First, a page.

flying swans

Flying Swans: cool logistics in East Africa

With an ever-growing world population, achieving food security is one of our main challenges in years to come. As food waste accounts for around one third of all food produced for human consumption globally, reducing food loss can contribute significantly to reaching food security. In Ethiopia and Djibouti, the Flying Swans consortium is creating a cool logistics network together with local partners. This network aims to reduce post-harvest loss substantially and create economic opportunities for both countries.

On August 22, 2020, the first ever refrigerated container of Ethiopian avocados was loaded on a train to Djibouti, to be shipped to Europe. It marked an important milestone for the development of a cool logistics network in East Africa. This strategic pilot project plays an important role in improving the production and export of fresh produce, to which the Ethiopian government is committed.

Developing the horticulture sector in Ethiopia

Ethiopia has great horticulture potential, thanks to its vast arable land and a perfect climate for year-round cultivation. Developing the sector could boost the country’s economic development and employment as well as global food security.

Currently, Ethiopia’s fruit and vegetable sector consists mostly of small businesses with low yields. Poor infrastructure and high transportation costs makes it difficult for farmers to market their produce. The Flying Swans consortium offers an integrated solution for this problem. Their members include global market leaders such as Mercator Novus, Boskalis, the Port of Rotterdam and the Dutch Fresh Produce Centre – all strive to assist emerging economies to cut food loss along the production chain and increase the export of perishable products. The development of a cool logistics network could support the Ethiopian horticulture sector to become competitive on the international stage.

Further development of the horticulture sector will earn Ethiopia foreign currency and investments, and enable neighbouring Djibouti to profit from increased transshipment and transit from Ethiopia. It will also increase employment in agriculture, processing and handling in both countries. In return, the Netherlands gains access to healthy fruit and vegetables supply all year long, and potential additional income from investments in logistics and port development. The costs of trade will decrease for all parties. And finally, through this improved cool chain, high post-harvest losses can be avoided, making even more healthy and nutritious food available for consumers in Ethiopia and beyond.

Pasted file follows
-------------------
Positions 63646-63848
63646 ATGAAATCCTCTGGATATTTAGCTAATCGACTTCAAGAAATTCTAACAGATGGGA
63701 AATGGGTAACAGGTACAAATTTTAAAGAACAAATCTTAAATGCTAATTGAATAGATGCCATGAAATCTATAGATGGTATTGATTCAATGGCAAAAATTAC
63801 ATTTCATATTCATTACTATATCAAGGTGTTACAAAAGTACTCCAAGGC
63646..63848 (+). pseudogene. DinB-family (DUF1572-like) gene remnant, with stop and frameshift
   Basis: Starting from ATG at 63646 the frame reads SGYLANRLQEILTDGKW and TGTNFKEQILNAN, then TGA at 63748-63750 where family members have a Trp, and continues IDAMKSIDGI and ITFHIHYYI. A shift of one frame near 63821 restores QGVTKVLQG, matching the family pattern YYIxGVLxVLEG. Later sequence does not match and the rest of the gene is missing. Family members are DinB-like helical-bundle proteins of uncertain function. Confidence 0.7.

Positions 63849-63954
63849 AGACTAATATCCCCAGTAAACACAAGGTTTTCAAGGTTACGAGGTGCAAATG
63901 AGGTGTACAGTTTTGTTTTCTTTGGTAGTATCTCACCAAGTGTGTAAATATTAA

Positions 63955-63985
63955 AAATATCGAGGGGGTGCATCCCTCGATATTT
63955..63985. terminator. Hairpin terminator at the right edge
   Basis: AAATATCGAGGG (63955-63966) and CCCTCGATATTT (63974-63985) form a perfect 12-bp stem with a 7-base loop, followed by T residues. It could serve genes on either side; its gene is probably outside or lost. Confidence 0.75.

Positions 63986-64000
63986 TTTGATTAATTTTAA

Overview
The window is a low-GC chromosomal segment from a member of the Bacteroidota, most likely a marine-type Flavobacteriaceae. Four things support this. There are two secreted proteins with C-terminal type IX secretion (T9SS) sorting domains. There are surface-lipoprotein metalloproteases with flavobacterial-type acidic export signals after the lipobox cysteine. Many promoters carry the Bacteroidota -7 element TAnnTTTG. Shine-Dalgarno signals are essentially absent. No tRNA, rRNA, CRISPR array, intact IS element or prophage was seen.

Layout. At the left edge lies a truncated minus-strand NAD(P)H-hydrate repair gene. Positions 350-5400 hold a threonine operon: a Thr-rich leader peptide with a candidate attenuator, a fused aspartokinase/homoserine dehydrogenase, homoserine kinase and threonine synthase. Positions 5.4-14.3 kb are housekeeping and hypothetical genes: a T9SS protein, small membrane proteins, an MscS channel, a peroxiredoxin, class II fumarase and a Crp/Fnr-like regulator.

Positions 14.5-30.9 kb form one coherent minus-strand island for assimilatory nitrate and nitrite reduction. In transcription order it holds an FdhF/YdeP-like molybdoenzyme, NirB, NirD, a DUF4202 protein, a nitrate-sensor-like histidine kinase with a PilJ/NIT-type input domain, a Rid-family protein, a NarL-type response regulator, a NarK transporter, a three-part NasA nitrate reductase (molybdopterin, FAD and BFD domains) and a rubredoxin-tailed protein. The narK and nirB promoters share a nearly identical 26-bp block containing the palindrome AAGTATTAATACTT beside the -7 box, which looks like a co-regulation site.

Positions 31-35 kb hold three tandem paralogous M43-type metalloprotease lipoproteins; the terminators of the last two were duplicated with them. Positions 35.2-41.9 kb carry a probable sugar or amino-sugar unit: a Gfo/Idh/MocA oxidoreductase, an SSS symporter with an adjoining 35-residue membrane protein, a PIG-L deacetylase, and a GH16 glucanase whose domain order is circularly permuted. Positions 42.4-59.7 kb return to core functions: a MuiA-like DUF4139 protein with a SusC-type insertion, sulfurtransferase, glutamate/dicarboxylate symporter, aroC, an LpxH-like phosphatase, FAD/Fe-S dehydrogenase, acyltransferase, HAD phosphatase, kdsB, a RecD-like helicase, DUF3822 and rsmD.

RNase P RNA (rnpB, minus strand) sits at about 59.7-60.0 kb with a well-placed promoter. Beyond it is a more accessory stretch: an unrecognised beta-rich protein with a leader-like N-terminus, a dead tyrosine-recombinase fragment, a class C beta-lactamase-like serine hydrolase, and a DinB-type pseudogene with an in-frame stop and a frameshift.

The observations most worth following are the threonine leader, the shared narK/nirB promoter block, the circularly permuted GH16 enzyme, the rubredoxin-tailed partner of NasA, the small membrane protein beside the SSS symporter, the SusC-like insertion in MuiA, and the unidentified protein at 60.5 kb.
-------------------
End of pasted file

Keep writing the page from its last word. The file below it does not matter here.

Flying Swans

A national cool logistics network

Having the capacity to keep fresh produce cool is absolutely crucial to serve global markets. Cold storage could diminish post-harvest loss, preserves product quality and increases shelf life. Together with the Ethiopian Railway Corporation and the Ethiopia-Djibouti Railway, Flying Swans made the recently completed railway between Ethiopia and Djibouti suitable for cool transport – the first step towards developing a full-fledged national cool logistics network. Transit time is decreased significantly, from 3 days to just 12 hours. Furthermore, by using containers which otherwise would have returned to port empty transportation costs for fresh produce can also be halved. Decreased transportation costs and times would make transportation of fruit and vegetables from the Ethiopian hinterland to larger cities and beyond more profitable, and boost the horticulture sector as a whole.

Ethiopia’s horticulture sector is ambitious. Referring to one of Ethiopia’s fastest-growing export industries, Tewodros Zewdie of the Ethiopian Horticulture Producer Exporters Association says “the fruit and vegetable sector in Ethiopia has the potential to become the next flower sector.” He believes that in the future, it will be possible to fill five freight trains  with cooled fruit and vegetables every week.

“The fruit and vegetable sector in Ethiopia has the potential to become the next flower sector”
Tewodros Zewdie, Ethiopian Horticulture Producer Exporters Association

Partnership for development

The cooperation between Ethiopia, Djibouti and the Netherlands represents a win-win-win situation for all partners involved. “The partnership combines Ethiopia’s new logistics and agriculture potentials with Djibouti’s maritime position and the Netherlands’ world-class experience in agro-logistics”, says Thijs Woudstra, Deputy Head of the Netherlands Embassy in Addis Ababa.

In addition to designing the cool logistics network, Flying Swans will support Ethiopia by identifying growth opportunities, connecting food producers and importers, and by sharing best-practices regarding food production and export. Altogether, these measures should boost Ethiopia’s horticulture industry

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